Nov 17, 2011

Updated bird list

This bird list of Franke Scrub and the road reserve has been compiled by Lesley.

Bee-eater, Rainbow

Boobook, Southern

Butcherbird, Grey

Butcherbird, Pied

Cisticola, Golden-headed

Crow, Torresian

Cuckoo, Channel-billed

Cuckoo-shrike, Black-faced

Cuckoo-shrike, Ground

Currawong, Pied


Dove, Bar-shouldered

Dove, Spotted

Duck, Pacific Black

Duck, Wood or Maned

Fairy-wren, Superb

Fantail, Grey

Fantail, Rufous


Finch, Double-barred

Finch, Zebra

Friarbird, Noisy


Gerygone, White-throated

Grebe, Australasian

Heron, White-faced

Honeyeater, Brown

Honeyeater, Lewin’s

Honeyeater, Scarlet

Honeyeater, Striped

Ibis, Australian White

Ibis, Straw-necked

Kestrel, Nankeen

Kingfisher, Sacred

Kookaburra, Laughing

Lapwing, Masked

Lorikeet, Little

Lorikeet, Rainbow

Magpie, Australian



Myna, Common

Pardalote, Striated

Pigeon, Crested

Robin, Rose

Rosella, Pale-headed

Scrubwren, White-browed


Sparrow, House

Thornbill, Brown

Thornbill, Striated

Thornbill, Yellow

Thornbill, Yellow-rumped


Willie Wagtail

Whistler, Golden

Whistler, Rufous

Whistler sp.

Nov 16, 2011

A morning visit

The first delight of the morning was the sighting of a pair of Buff-banded Rail and their fluffy black chick at the first dam on Franke Road. Not Franke Scrub itself, I know, but it’s still lovely to see such a wary bird. As we parked the car we were greeted by Yellow-rumped Thornbills twittering in the shrubs beside the Leopard Ash. They sounded so happy as they foraged for insects.

The White-browed Scrubwrens were the bird of the morning. They seemed to follow me as I wandered through the patch, hopping about on the ground in front of me. Then they would make their chittering racket as they flew from one bush to another. In fact it was quite noisy this morning with the Dollarbirds cackling, a Willie Wagtail and a Rufous Fantail tinkling, and a Rufous Whistler whistling her heart out, glad it was such a bright day.

There were plenty of butterflies about and I think I would have seen about 8-9 different species although I can only identify 6; Common Aeroplane Phaedyma shepherdi, Yellow-spotted Jezebel Delias nysa, Orchard Swallowtail Papilio aegus, Cabbage White Pieris rapae, Caper White Belenois java, Wanderer Danaus plexippus.

an unidentified butterfly

thanks to Lesley for this.

Nov 12, 2011

Open Day at Crows Nest Nursery

The Council nursery at Crows Nest is having an Open Day on Saturday 3rd December from 8 am until 1 pm. It is in Depot Road in the Crows Nest Industrial Estate on the right as you approach from Toowoomba.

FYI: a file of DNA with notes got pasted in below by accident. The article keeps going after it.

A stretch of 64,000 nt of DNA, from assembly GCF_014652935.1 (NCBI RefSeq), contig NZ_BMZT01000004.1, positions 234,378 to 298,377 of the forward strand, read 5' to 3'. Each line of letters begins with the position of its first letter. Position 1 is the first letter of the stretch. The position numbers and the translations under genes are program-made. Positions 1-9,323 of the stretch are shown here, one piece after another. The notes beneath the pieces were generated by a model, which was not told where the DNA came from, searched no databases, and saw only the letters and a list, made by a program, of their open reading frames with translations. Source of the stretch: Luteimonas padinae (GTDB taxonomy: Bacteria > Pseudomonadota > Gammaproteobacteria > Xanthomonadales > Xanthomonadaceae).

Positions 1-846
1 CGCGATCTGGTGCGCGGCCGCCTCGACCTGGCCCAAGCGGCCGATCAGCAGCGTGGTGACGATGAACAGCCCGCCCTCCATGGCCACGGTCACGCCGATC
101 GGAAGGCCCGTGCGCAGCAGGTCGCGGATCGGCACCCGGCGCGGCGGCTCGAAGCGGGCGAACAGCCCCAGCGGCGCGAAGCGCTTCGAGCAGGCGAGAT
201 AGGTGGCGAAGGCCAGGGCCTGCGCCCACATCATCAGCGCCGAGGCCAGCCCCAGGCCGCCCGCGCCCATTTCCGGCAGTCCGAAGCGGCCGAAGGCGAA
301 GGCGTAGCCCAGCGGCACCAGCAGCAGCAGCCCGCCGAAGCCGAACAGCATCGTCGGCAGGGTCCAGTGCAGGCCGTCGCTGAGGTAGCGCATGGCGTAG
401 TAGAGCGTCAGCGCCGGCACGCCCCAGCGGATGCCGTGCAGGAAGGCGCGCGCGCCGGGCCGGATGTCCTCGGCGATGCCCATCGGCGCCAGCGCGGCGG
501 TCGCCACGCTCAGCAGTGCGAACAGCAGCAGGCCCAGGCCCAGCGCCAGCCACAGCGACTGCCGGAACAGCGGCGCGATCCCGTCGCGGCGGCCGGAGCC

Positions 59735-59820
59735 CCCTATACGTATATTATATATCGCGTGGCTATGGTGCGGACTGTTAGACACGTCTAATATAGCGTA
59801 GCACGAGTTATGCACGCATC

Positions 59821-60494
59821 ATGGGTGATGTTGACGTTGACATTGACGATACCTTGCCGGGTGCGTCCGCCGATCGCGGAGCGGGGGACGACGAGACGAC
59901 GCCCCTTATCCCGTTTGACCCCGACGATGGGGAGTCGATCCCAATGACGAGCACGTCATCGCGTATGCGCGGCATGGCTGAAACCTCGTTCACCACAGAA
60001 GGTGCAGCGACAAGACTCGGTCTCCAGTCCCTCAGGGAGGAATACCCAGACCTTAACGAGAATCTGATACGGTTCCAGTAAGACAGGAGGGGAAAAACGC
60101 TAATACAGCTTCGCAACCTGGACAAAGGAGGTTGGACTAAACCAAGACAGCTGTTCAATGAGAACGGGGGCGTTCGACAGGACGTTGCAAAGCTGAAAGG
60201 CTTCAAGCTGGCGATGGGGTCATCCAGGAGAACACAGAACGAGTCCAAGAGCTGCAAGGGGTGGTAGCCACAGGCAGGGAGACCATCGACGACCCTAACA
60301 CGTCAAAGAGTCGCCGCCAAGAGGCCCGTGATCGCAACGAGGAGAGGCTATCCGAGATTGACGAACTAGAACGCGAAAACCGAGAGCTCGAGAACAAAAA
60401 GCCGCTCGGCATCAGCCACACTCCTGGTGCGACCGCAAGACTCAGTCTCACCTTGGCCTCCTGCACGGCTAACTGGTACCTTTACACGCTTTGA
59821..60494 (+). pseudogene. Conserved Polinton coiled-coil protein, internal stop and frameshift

This is a great opportunity to obtain good local native plants for your garden at a very reasonable price.
If you are interested in propagating plants, you can also volunteer there on Thursday mornings.
For more information on growing local native plants in your garden, see Toowoomba Plants blog which is regularly updated.

Nov 7, 2011

Peacehaven Botanic Park

We work closely with Peacehaven Botanic Park which is just up the hill from us.
Many of us are friends of both.
Franke Scrub shows our local vegetation in its natural state while Peacehaven is a collection of labelled plants arranged to inform us as well as being a pleasant park to visit.
Peacehaven has a small nursery where local native plants are available at modest prices. It is open Thursday and Saturday mornings.
Peacehaven now has a blog site which features the native plumbago found in our scrub.

Sep 29, 2011

Well spotted

While looking for our new mistletoe yesterday, we found some large asparagus vines which had either been missed in the past or had grown very rapidly. Small ones are continuing to germinate and elongate towards the canopy.
We also found another small patch of cats claw creeper, so we will need to remain vigilant and regular with our weeding.
If you are not keen on weeding, we could do with a spotter!
In fact we did not manage to locate our new mistletoe so we will need to return soon.

Sep 14, 2011

A New Plant in our Scrub

A new plant has been found in Franke Scrub.

It is a tiny little mistletoe called Korthalsella japonica forma rubra. You can see why it is known as "zygocactus mistletoe".

This mistletoe grows on a number of different dry rainforest plant species, and in our case it's growing on a Yellow Condoo tree, Pouteria cotinifolia.

Korthalsella species (of which there are probably two on the Downs) are the only known host plants for the Yellow-spotted Jezebel butterfly. We have seen this butterfly in Franke Scrub. You wouldn't imagine that such a small plant could host very many caterpillars, but it must be doing the trick! Our little jezebel population may be a thing of our very own, possibly isolated from any other likely source of host plants, now that clearing has reduced our local evergreen vine thickets to such small remnant pieces.

Aug 24, 2011

Mistletoe Regrowth

Amyema lucasii
We were distressed to find, last summer, that some person unknown had been ripping the Lucas Mistletoe off our beautiful Leopard Ash tree. Various theories were propounded: that it was an piece of ordinary mindless vandalism; that it was the act of a “do-gooder” who believed that he or she was actually helping the tree; and that it was a case of theft by some greedy person who wanted the wood for wood-turning, and saw no reason not to steal public property.
Whatever the cause, it left a large branch looking bare and ugly, as it has no other leaf growth than that of mistletoes.

So it’s a relief to see it regrowing. We can expect the mistletoe to behave like any other plant after a severe pruning. It may miss flowering this season, but will be refreshed and look more beautiful than ever.